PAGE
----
|Written by Laura Hanlon|
|Sunday, 18 January 2009 13:41|
Director: Gus Van Sant
Fresh from the Hollywood cow comes this creamy cinematic delight. It’s not whole fat (that’d be overdoing it); and it isn’t that horrible red-top that is so diluted it really doesn’t resemble milk. No, Milk is a semi-skimmed glass of goodness that doesn’t compromise on taste or your waist line. Which is great because I already scoff too many snacks at the cinema.
Milk documents in true Penn style, the life of the enigmatic gay-rights activist, Harvey Milk. We follow the dairy process from Harvey’s 40th year: from pasteurisation and openly accepting his homosexuality, through to his curdling into a fine cheese and his victory against narrow-minded, extremist homophobes. Unfortunately, Harvey is never allowed to mature to full flavour or potential.
We return to a decade of flares, marijuana and rock ‘n’ roll in this poignant film but this time, from a persecuted gay perspective. An audience cannot help but feel shocked at how persecuted Milk and his friends are for being homosexual: denied housing benefits and dubbed perverts by ignorant religious factions, it is hard to comprehend how victimised people were just because of their sexual preference. My how far we have come! In the late 70’s, Milk decides to react against this unlawful maltreatment by running for public office in San Francisco. He played a key-part in creating the gay community of ‘The Castro’ in this city, although this can be considered over-emphasised by the film. However, biographical inaccuracy aside, his inspirational ascent to become, eventually, the first homosexual American to be voted into public office, is awesome against the backdrop of such a cynical and uneducated America.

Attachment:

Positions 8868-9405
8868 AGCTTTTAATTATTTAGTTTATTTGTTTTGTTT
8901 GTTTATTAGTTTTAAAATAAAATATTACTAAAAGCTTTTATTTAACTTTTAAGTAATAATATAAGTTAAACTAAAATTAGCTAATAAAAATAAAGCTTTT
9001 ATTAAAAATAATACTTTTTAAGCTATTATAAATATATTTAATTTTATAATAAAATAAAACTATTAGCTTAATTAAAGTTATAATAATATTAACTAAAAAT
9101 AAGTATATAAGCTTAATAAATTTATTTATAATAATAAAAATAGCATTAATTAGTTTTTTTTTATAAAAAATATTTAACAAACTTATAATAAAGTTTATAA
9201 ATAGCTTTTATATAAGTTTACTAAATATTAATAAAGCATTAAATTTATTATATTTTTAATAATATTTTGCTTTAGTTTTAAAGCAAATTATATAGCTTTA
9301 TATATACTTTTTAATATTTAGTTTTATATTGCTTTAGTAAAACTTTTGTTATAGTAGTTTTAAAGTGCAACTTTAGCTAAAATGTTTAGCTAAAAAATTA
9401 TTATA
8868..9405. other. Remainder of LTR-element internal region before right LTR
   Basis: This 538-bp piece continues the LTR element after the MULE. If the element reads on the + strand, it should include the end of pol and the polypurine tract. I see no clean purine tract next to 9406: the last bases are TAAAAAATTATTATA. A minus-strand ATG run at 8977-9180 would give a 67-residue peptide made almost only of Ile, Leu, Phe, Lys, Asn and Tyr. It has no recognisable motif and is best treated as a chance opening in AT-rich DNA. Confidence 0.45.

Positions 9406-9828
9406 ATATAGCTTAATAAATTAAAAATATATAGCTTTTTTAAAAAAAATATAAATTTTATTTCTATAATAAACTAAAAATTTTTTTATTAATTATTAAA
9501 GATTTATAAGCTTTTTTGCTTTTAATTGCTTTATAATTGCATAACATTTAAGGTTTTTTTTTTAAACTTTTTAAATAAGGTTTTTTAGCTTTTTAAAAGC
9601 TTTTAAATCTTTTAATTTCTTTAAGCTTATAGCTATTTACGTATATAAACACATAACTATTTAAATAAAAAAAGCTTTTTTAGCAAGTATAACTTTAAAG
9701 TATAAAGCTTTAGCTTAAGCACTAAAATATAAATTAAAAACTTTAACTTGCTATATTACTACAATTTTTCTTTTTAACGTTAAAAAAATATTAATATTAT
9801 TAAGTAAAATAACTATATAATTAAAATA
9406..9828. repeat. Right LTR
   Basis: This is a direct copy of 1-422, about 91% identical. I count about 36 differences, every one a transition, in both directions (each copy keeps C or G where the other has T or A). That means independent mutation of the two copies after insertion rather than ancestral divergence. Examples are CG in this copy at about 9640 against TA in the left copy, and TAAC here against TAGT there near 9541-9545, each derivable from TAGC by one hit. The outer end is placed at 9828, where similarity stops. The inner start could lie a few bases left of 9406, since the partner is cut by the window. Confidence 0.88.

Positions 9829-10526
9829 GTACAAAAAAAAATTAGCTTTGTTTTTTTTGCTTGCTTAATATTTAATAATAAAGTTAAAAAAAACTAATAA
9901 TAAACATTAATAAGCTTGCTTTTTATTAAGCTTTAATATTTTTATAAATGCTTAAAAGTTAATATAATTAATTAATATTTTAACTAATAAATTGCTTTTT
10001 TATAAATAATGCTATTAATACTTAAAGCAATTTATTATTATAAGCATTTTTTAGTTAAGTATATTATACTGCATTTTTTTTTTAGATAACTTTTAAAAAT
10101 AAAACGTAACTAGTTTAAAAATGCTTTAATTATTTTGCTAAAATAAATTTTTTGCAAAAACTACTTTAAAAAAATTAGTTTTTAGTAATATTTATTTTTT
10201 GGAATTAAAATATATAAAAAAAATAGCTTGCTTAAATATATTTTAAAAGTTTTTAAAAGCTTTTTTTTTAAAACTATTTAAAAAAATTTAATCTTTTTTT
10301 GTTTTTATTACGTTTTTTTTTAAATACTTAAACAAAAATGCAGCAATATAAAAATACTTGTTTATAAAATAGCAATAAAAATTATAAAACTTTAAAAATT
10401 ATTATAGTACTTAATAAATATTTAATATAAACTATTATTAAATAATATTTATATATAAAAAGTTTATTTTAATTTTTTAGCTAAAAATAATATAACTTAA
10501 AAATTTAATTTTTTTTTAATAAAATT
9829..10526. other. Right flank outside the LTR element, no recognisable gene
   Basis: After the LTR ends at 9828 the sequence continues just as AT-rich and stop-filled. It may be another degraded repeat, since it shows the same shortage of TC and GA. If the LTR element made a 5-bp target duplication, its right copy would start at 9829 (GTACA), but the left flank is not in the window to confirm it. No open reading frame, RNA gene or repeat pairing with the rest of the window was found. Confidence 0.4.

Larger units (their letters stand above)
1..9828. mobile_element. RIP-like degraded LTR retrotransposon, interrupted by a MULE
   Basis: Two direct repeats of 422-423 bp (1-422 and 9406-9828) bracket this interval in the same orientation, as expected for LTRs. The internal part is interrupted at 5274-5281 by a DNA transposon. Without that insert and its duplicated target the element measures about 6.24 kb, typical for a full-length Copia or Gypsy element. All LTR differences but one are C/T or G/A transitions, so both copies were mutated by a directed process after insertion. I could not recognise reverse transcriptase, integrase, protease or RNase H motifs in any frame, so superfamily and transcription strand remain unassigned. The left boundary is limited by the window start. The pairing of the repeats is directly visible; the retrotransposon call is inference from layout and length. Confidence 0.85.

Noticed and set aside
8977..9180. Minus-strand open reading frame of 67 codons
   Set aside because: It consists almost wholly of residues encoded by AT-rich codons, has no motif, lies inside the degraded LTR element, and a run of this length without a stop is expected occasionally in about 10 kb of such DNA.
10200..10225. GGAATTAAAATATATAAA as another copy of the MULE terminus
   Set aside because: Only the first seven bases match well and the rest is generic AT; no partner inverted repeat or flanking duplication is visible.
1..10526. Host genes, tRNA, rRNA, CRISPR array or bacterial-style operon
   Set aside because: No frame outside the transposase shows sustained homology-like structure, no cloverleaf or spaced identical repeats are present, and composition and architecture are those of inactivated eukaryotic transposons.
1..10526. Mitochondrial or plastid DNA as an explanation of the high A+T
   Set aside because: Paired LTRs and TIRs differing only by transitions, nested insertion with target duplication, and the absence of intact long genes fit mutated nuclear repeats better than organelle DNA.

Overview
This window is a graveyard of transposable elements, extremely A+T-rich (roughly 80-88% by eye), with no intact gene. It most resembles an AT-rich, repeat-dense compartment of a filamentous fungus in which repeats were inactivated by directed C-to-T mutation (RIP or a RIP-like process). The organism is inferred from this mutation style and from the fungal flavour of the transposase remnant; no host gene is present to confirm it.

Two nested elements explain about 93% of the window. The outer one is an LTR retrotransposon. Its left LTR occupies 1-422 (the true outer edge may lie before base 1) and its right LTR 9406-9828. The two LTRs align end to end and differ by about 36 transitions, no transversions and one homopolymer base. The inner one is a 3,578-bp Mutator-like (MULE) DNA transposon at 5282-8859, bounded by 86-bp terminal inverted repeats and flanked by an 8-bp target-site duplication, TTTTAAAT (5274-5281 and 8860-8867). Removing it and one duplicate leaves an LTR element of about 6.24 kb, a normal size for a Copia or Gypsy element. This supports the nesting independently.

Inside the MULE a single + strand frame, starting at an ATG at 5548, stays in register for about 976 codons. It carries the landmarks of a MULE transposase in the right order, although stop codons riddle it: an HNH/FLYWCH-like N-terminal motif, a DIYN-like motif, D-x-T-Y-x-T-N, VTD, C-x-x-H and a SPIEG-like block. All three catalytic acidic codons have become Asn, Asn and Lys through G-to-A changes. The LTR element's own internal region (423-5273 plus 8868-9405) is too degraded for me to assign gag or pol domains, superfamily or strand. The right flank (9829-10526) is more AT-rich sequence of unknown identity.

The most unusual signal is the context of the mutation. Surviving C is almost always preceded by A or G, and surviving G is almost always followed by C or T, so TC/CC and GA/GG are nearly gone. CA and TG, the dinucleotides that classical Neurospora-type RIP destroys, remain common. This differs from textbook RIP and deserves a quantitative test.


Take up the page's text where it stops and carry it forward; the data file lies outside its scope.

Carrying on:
Harvey Milk was a man who always viewed his glass half-full so why did it all turn sour? Unfortunately, in his own crusade to defend issues that were key to him, he ignored another city Supervisor of San Francisco, the simmering Dan White.
Harvey’s stoic stance against proposition six is nothing short of monumental. Proposition six was a bill put to vote in each of the USA’s states which proposed to make being homosexual a sack-able offence as well as an inhibiting factor in housing and public benefits. Yeah, you heard me - being gay apparently constituted suppression on this level. They might as well have ordered rainbow stars to be sewn into their jumpers. As Ian Hislop pointed out to Jerry Springer recently, History must not be a strong point in the American High School Curriculum. Tut tut.
As you can see, the content of this film is eye-opening and bound to cause passionate opinion, so how does Penn match up? Is his acting somewhat spotty and a load of bull? It certainly isn’t, it defines the film. He excels as the enthusiastic Milk and exudes the charm of a man who touched and inspired so many individuals. Starring alongside the talent of James Franco as Scott Smith and Penn’s protégé Emile Hirsch as cute Cleve. Sean Penn delivers a performance so character orientated, you forget who you’re watching on screen. Rumour is rife that the Academy is sizing him up in the Oscar cattle market for the lead male gong, with Benicio del Toro’s role as Ernesto ‘Che’ Guevara being another contender. Well jolly good. This is prime fillet, not BSE fodder you’re watching when you see this evocative and surprising biopic. I cannot comment on the earlier documentary of 1984 about Harvey Milk but this is certainly worth paying the difference for.
Consider this: you wouldn’t order rump steak and Sainsbury’s basics cheese as opposed to fillet steak and stilton if you had the choice, so don’t compromise in your film diet – Taste the difference with this marvellous film.